RESIDENTS of Woking borough should prepare themselves for “some hard political decisions” in the months ahead.

That view is expressed in the Levelling Up, Housing and Communities’ (DLUHC) report into the council’s finances, investments and related governance presented last week. The review has led to the council being placed in special measures by the government.

The minister for local government, Lee Rowley, said the council faced “the most challenging financial position of any local authority in England”, prompting the nomination of the three individuals who carried out the review to work with the council to address the financial challenges.

The review considered a grim financial position: Woking Borough Council is the most indebted local authority relative to its size in the UK, with borrowing of £1.9bn compared to a net budget of £24m, the debt translating to £19,000 per head of the borough’s population; debt forecast to hit £2.4bn within the next two years; £62million a year to service the debt. The council is also likely to require an estimated additional £250-£300m of borrowing this financial year, much of it the refinancing of about £200 million of loans and to avoid a forced sale of assets.

Throughout, the review notes the council’s failure to manage its investments with sufficient skill and resources.

“The two largest commercial schemes in the council’s portfolio are the regeneration of Victoria Place in the town centre and the regeneration of Sheerwater housing stock,” says the report. “Financing these schemes account for the majority of the council’s debt. 

“What is clear is that the investments by the previous leadership were made with little provision or consideration of the council capacity and capability to manage these programmes effectively and efficiently.

“The council had the corporate capacity of a small district council, yet the investment portfolio of a very large city or metropolitan council.”

The reports adds: “From our discussions and interviews a picture emerges of strong senior level ambition to drive through the redevelopment of the town centre and the regeneration of Sheerwater.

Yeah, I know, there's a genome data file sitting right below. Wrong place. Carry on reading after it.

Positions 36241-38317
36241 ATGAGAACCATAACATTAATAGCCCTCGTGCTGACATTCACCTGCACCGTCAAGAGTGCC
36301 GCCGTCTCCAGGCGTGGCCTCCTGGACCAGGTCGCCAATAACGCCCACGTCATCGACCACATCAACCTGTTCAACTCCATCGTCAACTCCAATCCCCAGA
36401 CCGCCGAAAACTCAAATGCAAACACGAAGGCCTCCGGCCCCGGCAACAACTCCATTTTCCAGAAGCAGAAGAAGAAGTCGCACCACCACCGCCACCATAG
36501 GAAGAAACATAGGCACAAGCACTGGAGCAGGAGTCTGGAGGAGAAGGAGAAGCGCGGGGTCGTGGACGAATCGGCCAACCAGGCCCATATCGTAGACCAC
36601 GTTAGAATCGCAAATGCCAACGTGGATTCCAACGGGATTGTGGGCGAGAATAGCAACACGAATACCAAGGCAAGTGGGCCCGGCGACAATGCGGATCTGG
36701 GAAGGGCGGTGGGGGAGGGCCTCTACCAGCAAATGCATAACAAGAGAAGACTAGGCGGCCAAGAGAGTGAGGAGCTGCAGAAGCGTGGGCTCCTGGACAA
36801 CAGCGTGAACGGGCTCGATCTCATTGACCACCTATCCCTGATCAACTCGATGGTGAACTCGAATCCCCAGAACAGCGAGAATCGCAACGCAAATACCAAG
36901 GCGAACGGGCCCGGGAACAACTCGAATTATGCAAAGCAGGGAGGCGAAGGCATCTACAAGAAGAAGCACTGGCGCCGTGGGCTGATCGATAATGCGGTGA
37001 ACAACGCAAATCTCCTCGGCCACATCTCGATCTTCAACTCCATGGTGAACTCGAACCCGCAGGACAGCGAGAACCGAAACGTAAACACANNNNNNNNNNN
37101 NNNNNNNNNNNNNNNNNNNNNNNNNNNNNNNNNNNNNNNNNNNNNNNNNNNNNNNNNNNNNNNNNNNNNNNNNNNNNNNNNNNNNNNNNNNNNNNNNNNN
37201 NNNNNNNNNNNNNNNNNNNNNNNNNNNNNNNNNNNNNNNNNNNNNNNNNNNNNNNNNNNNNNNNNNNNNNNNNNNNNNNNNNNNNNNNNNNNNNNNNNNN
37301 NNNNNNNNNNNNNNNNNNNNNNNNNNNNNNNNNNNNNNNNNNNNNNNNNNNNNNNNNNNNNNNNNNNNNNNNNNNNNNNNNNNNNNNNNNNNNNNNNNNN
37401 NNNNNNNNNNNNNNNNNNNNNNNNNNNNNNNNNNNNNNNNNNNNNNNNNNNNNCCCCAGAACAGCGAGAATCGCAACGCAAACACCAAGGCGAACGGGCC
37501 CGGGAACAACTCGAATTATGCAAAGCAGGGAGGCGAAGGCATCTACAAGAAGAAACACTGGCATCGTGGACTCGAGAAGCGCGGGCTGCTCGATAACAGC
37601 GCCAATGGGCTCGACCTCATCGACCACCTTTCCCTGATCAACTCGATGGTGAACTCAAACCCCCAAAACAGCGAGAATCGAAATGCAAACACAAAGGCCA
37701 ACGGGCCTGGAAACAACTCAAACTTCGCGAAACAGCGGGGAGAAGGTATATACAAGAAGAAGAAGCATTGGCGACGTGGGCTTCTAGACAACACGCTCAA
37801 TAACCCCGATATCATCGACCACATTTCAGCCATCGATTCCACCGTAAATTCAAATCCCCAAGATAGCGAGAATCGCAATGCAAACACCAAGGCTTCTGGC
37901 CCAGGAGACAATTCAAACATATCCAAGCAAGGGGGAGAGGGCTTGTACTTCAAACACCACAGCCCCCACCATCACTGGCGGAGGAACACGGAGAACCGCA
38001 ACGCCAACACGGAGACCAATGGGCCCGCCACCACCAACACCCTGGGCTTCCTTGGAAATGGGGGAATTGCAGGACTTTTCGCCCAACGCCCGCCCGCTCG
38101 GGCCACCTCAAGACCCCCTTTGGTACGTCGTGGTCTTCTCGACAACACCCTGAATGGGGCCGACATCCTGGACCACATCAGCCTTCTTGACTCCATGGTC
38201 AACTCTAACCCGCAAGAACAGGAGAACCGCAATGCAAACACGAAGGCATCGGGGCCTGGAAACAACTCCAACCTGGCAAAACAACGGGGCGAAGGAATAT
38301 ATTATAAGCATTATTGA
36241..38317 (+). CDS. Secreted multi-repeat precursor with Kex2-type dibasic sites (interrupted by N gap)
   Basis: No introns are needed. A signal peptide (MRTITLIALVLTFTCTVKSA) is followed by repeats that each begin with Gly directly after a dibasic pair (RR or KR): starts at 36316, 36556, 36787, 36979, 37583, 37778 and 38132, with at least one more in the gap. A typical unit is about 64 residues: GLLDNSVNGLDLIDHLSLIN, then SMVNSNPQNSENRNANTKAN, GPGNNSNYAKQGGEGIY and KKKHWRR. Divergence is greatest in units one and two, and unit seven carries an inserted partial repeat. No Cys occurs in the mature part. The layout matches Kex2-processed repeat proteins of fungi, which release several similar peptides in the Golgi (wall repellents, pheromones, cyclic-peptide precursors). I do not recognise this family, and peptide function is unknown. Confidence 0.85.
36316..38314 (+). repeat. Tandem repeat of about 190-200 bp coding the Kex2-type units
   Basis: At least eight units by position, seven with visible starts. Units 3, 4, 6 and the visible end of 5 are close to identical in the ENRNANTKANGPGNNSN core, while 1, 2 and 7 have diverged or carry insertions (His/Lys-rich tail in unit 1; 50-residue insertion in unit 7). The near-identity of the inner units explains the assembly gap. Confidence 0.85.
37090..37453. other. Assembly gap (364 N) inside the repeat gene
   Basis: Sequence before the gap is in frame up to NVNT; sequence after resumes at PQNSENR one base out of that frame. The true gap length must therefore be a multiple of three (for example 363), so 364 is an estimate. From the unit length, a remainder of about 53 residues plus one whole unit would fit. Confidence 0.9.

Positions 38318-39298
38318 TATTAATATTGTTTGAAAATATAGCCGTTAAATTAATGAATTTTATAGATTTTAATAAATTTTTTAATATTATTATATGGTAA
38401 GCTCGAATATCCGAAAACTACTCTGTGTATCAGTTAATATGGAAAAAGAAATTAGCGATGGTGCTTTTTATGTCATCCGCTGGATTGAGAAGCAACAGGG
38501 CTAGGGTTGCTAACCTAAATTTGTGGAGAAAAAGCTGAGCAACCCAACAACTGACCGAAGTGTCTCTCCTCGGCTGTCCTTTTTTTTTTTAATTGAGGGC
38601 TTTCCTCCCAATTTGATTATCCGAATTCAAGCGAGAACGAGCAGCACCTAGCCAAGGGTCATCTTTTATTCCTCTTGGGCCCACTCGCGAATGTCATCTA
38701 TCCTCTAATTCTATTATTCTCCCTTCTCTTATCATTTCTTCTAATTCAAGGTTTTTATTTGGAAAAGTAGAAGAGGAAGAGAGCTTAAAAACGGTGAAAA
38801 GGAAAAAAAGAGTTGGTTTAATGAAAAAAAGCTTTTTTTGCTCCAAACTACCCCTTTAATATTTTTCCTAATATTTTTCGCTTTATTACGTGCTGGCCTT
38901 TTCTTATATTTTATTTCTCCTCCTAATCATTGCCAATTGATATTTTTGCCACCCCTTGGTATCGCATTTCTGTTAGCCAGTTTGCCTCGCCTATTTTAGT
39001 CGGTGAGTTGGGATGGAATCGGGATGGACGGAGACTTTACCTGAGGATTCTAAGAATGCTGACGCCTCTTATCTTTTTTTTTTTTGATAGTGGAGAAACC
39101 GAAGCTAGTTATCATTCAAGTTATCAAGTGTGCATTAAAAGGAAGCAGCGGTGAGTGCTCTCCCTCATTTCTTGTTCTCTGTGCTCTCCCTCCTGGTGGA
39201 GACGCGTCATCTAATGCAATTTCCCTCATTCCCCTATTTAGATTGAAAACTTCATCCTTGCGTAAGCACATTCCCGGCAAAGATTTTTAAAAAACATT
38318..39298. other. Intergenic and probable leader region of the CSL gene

“Some of the officers who were at the council at the time these decisions were made commented on the lack of involvement or transparency of what was being decided.”

It also identifies a “very unusual” situation. “The council constitution determined that the previous chief executive [Ray Morgan]  could hold an Opportunity Acquisition Fund, which gave him delegated responsibility to spend up to £3m on regeneration projects without formal recourse to the executive or council. This delegation is very unusual and has now been removed.”

That delegated authority was “used to make a number of purchases, largely between 2016 and 2019. These sites include 10 Acre Farm (£1.5m), Robin Hood pub (£1.4m), Anchor pub (0.9m)”. 

The report also referred to council loans to external organisations, including “£6.4m to Greenfield School”.

Expanding on the difficult decisions ahead, the report states: “Senior officers and the workforce in Woking have not experienced the council working within tight financial constraints. 

“The budget situation in Woking will now require a significant change programme, which is due to be rolled out. It is imperative that everybody commits to the savings targets and delivers them in what will be a very short period.

“This is to give the council a fighting chance to remain solvent in the coming years.

“There will be hard political decisions to make in the coming months.”

Cllr Ann-Marie Barker, the Liberal Democrat leader of the council, said: “My administration is very clear about the huge challenges facing the council. We also recognise that these challenges are so significant that the council and its officers cannot deal with these on its own. We welcome the support set out by the minister.”

Cllr Kevin Davis, leader of the Conservative Group, said: “We have consistently made the point that it was the lack of commercial income that led to the financial difficulties of the council. The amount borrowed and the rate of interest were fixed, however, The levels of commercial income have not been. The pandemic, the war in Europe and the inflation issues that followed led to a change in lifestyles that we still see today.

“The reasons for Woking council being in the financial situation it is are multiple, but it is that key reason or conclusion, which is why the original financial model has been shown to be inadequate.”

Woking MP Jonathan Lord added: “Blame-gaming will not deliver for residents, but it is surely appropriate in these circumstances that those councillors who voted in a way that got us into these financial difficulties should take responsibility. I call on both the Conservative Councillor Group and Liberal Democrat Councillor Group to apologise. 

“Most importantly, it is now vital that all councillors, from all parties, should now work constructively together to get Woking’s finances back on track.”